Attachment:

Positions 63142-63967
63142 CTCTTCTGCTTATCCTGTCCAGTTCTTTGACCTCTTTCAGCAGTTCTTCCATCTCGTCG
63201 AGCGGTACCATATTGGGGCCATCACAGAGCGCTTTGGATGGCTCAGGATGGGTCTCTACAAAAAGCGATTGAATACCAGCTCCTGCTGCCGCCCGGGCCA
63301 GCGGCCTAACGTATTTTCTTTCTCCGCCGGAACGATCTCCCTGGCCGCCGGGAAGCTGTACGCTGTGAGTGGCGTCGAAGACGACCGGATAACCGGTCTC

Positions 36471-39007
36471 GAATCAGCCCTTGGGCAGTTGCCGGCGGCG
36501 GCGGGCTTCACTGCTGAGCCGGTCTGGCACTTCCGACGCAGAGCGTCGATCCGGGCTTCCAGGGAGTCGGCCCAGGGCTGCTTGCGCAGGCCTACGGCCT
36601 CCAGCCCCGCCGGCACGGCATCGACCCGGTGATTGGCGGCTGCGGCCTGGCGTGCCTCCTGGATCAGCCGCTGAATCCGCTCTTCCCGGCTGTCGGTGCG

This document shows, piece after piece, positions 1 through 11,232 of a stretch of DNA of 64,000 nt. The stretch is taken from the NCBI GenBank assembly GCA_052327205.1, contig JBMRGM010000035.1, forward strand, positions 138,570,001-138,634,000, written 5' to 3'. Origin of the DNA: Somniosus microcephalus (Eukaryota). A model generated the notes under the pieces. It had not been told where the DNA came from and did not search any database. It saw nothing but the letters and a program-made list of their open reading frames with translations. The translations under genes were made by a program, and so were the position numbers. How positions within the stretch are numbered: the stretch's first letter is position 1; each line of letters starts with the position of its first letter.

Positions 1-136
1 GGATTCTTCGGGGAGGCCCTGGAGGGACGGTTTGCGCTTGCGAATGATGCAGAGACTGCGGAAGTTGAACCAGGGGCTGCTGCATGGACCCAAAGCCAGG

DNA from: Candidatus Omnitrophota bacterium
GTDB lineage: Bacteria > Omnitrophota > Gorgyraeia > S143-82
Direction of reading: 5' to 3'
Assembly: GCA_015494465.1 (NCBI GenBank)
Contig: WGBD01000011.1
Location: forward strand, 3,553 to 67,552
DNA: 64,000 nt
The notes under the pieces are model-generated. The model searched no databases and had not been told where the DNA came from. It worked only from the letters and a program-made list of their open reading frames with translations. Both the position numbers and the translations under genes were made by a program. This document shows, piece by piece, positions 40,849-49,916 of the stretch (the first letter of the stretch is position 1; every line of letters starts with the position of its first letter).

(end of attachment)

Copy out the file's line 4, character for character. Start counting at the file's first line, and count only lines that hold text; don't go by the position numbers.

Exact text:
63301 GCGGCCTAACGTATTTTCTTTCTCCGCCGGAACGATCTCCCTGGCCGCCGGGAAGCTGTACGCTGTGAGTGGCGTCGAAGACGACCGGATAACCGGTCTC